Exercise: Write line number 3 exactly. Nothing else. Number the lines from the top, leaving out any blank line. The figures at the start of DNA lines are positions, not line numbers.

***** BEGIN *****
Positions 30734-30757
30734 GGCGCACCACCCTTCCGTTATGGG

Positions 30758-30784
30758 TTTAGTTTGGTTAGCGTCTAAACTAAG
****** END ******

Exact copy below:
Positions 30758-30784